Jul 31, 2017
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Hello all,

Been lurking these forums quite a bit and want to get some non-sugarcoated opinions on what to do. I'm a recent graduate of my school's civil engineering program and I work for A decent company.

Honestly I hate my job and have always wanted to be a doctor but the influence of parents and my inability to make my own decisions is why I'm sitting in my cubicle typing this now.

I've used many different calculators for gpa and they were all about the same. My overall is a 2.5, and my BCPM is a 2.7. Going through a program I had no interest in made it hard to pass a good number of classes.

Basically I'm asking this community what the best course of action to take would be. Even if it means another bachelors degree. I have contacts in different specialties in the medical world so shadowing and interning shouldn't be an issue. Studying for the MCAT wouldn't be an issue either considering I'm basically at a desk 8 hours a day. I'm just worried about grades. I was going to wait to post until I talked to the pre med advisor at my college I graduated from, but they are currently hiring someone new so I'm at a standstill. Any and all advice is greatly appreciated.
 

DocJanItor

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Jun 6, 2017
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Fear not, for many engineers before you (including me!) have felt similarly. I graduated ME 12 years ago with about a 2.5/2.5 and will be starting school next week at a very good MD school.

First of all, you may think to yourself "well, engineering is harder, certainly they'll take that into account." Yeah, they absolutely won't. For the most part, the difficulty of your degree or prestige of your university has almost no bearing on your med school app.

Short version of my story: 2.5 uGPA BS 2005, 3.0 uGPA MBA 2007, then 6 years of working in finance. Did well, but life happened and I made med school my goal. First year: CC pre-reqs, 42 credits at 4.0. MCAT 515. Entered my SMP last year and now I'm entering the same med school.

I'm sure you're looking at your GPA and thinking that you'll never be able to make it acceptable, and you're basically correct. It would take too much time to directly fix your GPA. What you need to do is prove that you've got what it takes to enter a post-bacc program. That will be your best path to a DO or MD school.

You'll need Chem I/II, OChem I/II, Bio I/II, Biochemistry, and Physics I/II. I'm sure you've already had chemistry and physics, but doing them over and getting a better grade is a good refresher. Plus, if your engineering school was anything like mine, physics was designed to break your spirit. You'll also need to take some Psych and Sociology for that section of the MCAT. Genetics and Anatomy/Physiology are also good.

You will need to carry a very high GPA through this. If you can't average a 3.7 or above, you will not be an attractive candidate. More to the point, if you can't carry a 3.7 in pre-req courses, it is probably an indication that med school is not for you. Then you will take your MCAT, where you will need to get a 510+ to be competitive for DO schools, 515+ for MD. Then you need to look for a good post-bacc program or SMP. There aren't many programs with "direct" linkage anymore, but many do offer interviews to their more successful students. And when you get in the post-bacc/SMP, you won't be able to have a job. My SMP was almost as rigorous as med school, so you'll need to save up or take out loans.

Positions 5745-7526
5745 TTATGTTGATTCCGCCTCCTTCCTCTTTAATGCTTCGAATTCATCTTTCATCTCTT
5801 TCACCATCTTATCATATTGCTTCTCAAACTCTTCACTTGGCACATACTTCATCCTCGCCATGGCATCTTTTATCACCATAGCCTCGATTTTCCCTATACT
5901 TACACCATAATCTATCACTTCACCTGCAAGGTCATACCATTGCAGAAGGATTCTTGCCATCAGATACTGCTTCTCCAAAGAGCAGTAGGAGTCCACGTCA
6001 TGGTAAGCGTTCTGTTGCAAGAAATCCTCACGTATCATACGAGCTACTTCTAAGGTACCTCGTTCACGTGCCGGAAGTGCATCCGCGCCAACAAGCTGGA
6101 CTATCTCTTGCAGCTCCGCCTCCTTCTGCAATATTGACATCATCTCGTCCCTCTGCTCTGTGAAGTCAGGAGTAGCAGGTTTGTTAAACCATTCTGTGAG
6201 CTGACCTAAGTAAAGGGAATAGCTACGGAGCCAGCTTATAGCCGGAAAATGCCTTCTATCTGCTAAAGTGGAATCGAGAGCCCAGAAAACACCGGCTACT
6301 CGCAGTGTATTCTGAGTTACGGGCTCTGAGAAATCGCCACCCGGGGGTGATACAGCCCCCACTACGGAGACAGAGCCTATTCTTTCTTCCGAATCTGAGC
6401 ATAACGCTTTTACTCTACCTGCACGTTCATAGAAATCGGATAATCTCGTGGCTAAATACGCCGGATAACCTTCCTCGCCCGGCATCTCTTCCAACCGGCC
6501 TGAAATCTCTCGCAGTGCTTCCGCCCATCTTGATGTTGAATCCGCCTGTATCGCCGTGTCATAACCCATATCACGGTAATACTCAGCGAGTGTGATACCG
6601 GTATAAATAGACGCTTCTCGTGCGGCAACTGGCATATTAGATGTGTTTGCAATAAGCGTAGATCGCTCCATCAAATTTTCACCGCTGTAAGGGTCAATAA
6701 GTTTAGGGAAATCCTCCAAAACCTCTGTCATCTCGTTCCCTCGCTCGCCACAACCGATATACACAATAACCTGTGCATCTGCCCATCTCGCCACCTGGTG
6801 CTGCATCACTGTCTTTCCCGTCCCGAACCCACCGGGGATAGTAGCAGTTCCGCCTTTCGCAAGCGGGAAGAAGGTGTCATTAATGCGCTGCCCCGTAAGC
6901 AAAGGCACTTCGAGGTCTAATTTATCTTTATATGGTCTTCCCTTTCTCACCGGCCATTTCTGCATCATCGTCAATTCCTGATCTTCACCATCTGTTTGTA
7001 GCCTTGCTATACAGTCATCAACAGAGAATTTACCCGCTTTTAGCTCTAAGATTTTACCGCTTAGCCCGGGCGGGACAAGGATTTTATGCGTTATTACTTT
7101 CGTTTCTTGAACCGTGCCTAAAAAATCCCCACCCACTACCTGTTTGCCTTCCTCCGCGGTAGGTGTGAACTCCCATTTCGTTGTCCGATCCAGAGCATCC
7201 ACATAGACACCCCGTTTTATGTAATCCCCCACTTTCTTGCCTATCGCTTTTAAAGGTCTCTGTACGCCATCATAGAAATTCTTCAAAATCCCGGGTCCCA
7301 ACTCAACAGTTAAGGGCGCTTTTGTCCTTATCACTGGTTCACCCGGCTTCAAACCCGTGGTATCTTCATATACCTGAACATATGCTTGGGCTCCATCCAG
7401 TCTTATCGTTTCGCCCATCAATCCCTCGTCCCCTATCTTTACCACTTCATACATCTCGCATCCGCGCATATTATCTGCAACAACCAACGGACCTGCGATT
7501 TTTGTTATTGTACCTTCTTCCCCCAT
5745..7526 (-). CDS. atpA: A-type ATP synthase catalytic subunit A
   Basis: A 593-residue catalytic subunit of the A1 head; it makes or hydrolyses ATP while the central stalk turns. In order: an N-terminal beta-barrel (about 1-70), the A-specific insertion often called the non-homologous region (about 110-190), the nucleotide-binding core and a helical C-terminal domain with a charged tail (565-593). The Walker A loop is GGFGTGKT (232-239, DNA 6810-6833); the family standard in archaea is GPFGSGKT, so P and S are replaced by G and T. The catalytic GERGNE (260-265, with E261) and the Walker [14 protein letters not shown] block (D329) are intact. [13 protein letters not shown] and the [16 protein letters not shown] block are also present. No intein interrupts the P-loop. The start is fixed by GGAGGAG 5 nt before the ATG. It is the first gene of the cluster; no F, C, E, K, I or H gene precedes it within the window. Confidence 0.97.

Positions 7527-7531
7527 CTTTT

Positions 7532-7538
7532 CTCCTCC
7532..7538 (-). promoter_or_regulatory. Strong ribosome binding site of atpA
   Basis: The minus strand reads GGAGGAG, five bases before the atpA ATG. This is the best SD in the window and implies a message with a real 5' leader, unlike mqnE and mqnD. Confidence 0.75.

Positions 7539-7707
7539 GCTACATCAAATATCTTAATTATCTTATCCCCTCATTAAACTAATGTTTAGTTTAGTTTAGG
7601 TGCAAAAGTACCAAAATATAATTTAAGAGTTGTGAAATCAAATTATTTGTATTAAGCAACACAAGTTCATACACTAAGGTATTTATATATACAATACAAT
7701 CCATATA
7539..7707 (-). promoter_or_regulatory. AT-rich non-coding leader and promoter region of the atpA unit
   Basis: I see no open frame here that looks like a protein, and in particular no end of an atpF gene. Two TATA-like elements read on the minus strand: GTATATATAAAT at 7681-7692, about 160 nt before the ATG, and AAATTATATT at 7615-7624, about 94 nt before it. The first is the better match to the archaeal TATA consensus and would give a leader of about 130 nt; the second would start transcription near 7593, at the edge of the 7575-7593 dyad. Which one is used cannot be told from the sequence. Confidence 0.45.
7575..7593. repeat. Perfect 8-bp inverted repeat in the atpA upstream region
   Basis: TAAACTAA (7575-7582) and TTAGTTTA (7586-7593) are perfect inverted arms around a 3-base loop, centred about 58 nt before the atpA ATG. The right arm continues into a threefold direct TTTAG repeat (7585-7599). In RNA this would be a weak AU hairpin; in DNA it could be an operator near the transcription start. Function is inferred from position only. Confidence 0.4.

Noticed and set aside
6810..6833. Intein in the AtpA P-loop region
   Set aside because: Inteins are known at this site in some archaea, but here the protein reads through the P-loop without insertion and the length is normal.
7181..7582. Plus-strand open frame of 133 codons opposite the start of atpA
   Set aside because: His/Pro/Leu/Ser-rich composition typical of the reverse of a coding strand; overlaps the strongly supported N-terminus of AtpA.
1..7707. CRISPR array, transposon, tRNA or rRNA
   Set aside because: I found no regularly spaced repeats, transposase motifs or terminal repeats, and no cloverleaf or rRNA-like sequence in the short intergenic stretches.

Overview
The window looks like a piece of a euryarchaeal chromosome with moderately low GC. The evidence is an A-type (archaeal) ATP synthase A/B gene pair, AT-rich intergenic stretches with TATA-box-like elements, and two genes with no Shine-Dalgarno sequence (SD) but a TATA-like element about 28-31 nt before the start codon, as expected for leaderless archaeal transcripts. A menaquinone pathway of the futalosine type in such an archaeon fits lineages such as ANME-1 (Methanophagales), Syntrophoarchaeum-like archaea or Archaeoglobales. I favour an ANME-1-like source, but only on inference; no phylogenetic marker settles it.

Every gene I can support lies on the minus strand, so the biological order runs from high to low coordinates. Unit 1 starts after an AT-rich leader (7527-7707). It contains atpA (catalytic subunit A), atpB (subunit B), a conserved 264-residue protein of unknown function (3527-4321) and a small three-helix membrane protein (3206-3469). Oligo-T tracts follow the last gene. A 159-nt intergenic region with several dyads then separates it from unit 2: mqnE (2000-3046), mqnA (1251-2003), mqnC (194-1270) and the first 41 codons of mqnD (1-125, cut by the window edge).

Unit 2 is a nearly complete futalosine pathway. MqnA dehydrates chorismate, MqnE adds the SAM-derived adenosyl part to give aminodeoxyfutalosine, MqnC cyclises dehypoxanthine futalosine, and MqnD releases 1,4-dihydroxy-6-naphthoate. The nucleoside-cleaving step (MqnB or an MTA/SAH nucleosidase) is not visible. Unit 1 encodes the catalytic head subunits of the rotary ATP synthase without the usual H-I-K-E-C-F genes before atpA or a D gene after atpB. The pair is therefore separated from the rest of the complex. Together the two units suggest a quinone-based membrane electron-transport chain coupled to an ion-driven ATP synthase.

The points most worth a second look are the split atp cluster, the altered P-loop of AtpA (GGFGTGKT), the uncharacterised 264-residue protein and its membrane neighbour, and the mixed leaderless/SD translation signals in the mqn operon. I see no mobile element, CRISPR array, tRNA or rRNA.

Anyway, that was my path and it took me 3 years and 3 months to go from "I want to be a doctor" to being accepted at a med school. On the flip side, I didn't have a job while I was doing all that, so it might take you a little longer. Please feel free to contact me if you have any questions.
 

deleted

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Dec 26, 2016
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Honestly I hate my job and have always wanted to be a doctor but the influence of parents and my inability to make my own decisions is why I'm sitting in my cubicle typing this now.

....

I was going to wait to post until I talked to the pre med advisor at my college I graduated from, but they are currently hiring someone new so I'm at a standstill. Any and all advice is greatly appreciated.
You gotta want it. You dont want it. If you wanted it you would contact anyone with a heart rate and respiration at your former college or proximal medical school. You still suffer from an inability to make your own choices

Until then you will be in your cubicle hating your job. Grim. I think I will fall on my sword now.

:boom:
 
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Jul 31, 2017
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You gotta want it. You dont want it. If you wanted it you would contact anyone with a heart rate and respiration at your former college or proximal medical school. You still suffer from an inability to make your own choices

Until then you will be in your cubicle hating your job. Grim. I think I will fall on my sword now.

:boom:
Literally took what I said out of context. I have been contacting everyone with a heartbeat. Literally meeting with psychiatrists, radiologists, and so forth because i do want it. I just wanted my college advisor at the college I want to get the rest of my prereqs to clearly lay out what I need and compare it to what I have already taken and researched with the schools I want to apply to eventually. Until then please move around
 

DocJanItor

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Jun 6, 2017
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So much for your word.

Placed on ignored. Rots of ruck kid
Not to be rude, but you didn't give him any advice. You judged him off of one post and said he didn't have what it takes.

He/she just came to this forum looking for a path forward. They're at the start of their journey, so asking for total dedication is a bit much. Then you placed them on ignore because they replied and told you they were doing exactly what you said.

Perhaps next time you could let a thread develop before you judge someone so quickly.
 

thisisvj89

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Jul 23, 2016
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CC pre-reqs, 42 credits at 4.0. MCAT 515. Entered my SMP last year and now I'm entering the same med school.